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Rebuilding the Ford 4.6L SOHC Engine
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19961999 Windsor "NPI"
The F65E/F75 and F75E castings were all used on the Windsors from 1996 through ’99. They had individual caps on each cam journal, 12 bolts instead of nine around the perimeter of the head for the cam cover, and the four bolt holes on both ends were 10 x 1.50 mm instead of 8 x 1.25 mm like they were on all the Romeo heads.
The combustion chambers on these heads had the "swirl-fin" behind the intake valves and they had small, oval intake ports, so they’re called "not power improved" (NPI) heads to differentiate them from the later design that’s known as the "power improved" (PI) head. The "NPI" heads were used on all Windsors up through 1998 and for some applications in 1999, so be sure to verify the casting number before deciding which one to install on one of these later engines.
Most of the F65E/F75/F75E castings have a small, round, machined "restrictor" driven into the head right under the wide cam cap, but we have seen a F65E with a machined slot in the cap and no "restrictor" in the head. The hole in the heads that have the slotted cap is too small for the "restrictor," so it’s not a problem as long as you know what you’re looking for and you make sure you install the "restrictor" in the heads that came with it.
Rebuilders may have one problem with the "NPI" Windsor heads; the two blind holes that are used for the pegs that hold the intake gasket in place during assembly are on the bottom (toward the valley-side) of the intake ports most of the time. But, there are some F75E castings that have the holes at the top side of the ports (near the head). They were on the bottom on the F75E casting when it was used on the 4.6L from 1996-’99 and on the 5.4L in 1997.
They were on the top of the F75E castings when they were used on the 5.4Ls in 1998 and ’99, and they’re on the top of all the service replacement heads that are sold now. Rebuilders need to send the matching intake set with a Windsor engine when they sell one with "NPI" heads.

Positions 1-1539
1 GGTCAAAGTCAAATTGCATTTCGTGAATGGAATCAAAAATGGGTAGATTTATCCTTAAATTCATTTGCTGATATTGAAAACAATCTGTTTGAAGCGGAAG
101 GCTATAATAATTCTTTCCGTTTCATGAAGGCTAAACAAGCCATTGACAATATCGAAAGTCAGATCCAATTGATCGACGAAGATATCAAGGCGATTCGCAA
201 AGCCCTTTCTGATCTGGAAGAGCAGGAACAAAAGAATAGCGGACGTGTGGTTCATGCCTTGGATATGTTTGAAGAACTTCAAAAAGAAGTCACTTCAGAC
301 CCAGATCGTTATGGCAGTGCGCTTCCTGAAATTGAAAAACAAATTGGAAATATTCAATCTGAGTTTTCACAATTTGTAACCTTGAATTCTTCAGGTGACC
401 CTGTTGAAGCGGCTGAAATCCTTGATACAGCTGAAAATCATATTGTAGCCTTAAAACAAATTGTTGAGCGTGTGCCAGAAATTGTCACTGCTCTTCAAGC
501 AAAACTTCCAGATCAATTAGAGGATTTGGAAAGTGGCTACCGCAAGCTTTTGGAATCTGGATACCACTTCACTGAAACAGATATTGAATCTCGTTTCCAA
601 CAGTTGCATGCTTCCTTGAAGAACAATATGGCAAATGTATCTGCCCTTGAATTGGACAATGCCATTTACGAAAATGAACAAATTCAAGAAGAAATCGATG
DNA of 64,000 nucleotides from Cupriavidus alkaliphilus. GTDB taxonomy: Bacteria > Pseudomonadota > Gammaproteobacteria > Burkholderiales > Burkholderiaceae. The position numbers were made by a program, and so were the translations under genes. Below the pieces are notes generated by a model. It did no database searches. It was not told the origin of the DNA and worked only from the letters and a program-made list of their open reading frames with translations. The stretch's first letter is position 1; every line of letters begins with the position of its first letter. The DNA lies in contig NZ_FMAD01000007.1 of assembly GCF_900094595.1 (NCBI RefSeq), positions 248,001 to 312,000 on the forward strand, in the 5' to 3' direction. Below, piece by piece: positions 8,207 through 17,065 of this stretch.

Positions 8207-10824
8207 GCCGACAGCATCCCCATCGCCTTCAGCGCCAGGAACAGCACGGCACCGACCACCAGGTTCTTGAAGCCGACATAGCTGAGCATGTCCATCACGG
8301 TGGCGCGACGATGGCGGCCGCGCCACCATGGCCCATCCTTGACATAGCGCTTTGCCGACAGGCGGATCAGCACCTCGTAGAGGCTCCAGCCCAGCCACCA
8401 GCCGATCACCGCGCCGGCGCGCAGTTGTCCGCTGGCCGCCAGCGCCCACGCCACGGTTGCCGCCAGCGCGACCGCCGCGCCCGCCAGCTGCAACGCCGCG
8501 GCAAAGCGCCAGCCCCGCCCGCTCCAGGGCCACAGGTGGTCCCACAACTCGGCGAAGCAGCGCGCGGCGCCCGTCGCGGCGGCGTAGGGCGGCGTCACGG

1999 Windsor "PI" Heads
The "power improved" (PI) casting (XL3E) with the square intake ports was introduced in 1999. It has bigger intake valves, different springs, and a small, heart-shaped chamber that has a swirl-fin behind the intake valve. These heads don’t have the "restrictor" that’s driven into the head, so the wide cap has the small slot machined in the divider between the two sides.
The "PI" heads weren’t installed on everything in 1999, and the parts books aren’t clear about exactly where they were used, so there’s a lot of confusion about which applications came with or without them.
In fact, no one seems to know anything for sure, except that: 1) all the Mustangs had "PI" heads in 1999; and 2) some of the trucks and Expeditions had them in 1999. Our best guess is that all the Expeditions got them, along with some of the F250 pickups, but they definitely weren’t used on all of the pickups in 1999, so be sure to ask for the casting number before you sell an engine or a head.
Even though we’re not talking about anything beyond 1999, you should be aware that there is a Romeo "PI" casting out there, too. The 1L2E casting has ladder caps, small bolt holes in both ends and nine bolt holes for the cam cover along with the square intake ports and the small heart-shaped chambers.
This casting number is for a 2001 Explorer, so the "PI" head probably wasn’t used on Romeo engines until then. But, it’s possible that there were some earlier applications in spite of the casting number, so keep an eye out for them when you get a late model Romeo core.
There have been four different timing sets used on the modular motors, three on the Romeos and one on the Windsors.
The original timing set used on the Romeo motors had a roller chain, steel-backed, plastic guides and the thin (about .960˝) tensioners along with right and left tensioner arms. There were right and left tensioners with different oil passages on the back side, but they were easy to tell apart because they had either an "R" or "L" cast right on them.
1992-1/2 -1993 Romeo
The second Romeo timing set still used the roller chain and it looked the same, but it was slightly different because the mounting pad on the head was 1.0 mm/.040˝ shorter than it was on the earlier castings, so the tensioner was thicker and there were right and left tensioner arms. There were three tensioners used on these engines a right one (marked “R”), a left one (marked “L”), and a universal design with no marking on it.
The third timing set for the Romeo motors had a link-style, silent timing chain instead of the roller chain, so it had different sprockets, but everything else stayed the same.
The tensioners and pivot arms on the Windsors are the same ones that were used on the later Romeo engines, but the guides are made of plastic with no steel backing and some of the mounting holes were moved, so they’re completely different. All the Windsors had the link-type, silent timing chain and gears.
The cams for the 4.6L engines can be pretty confusing. They’re all hollow designs with pressed-on lobes, but that’s where the similarity ends, because there are right and left cams that came with and without the gears and there are several different profiles to consider.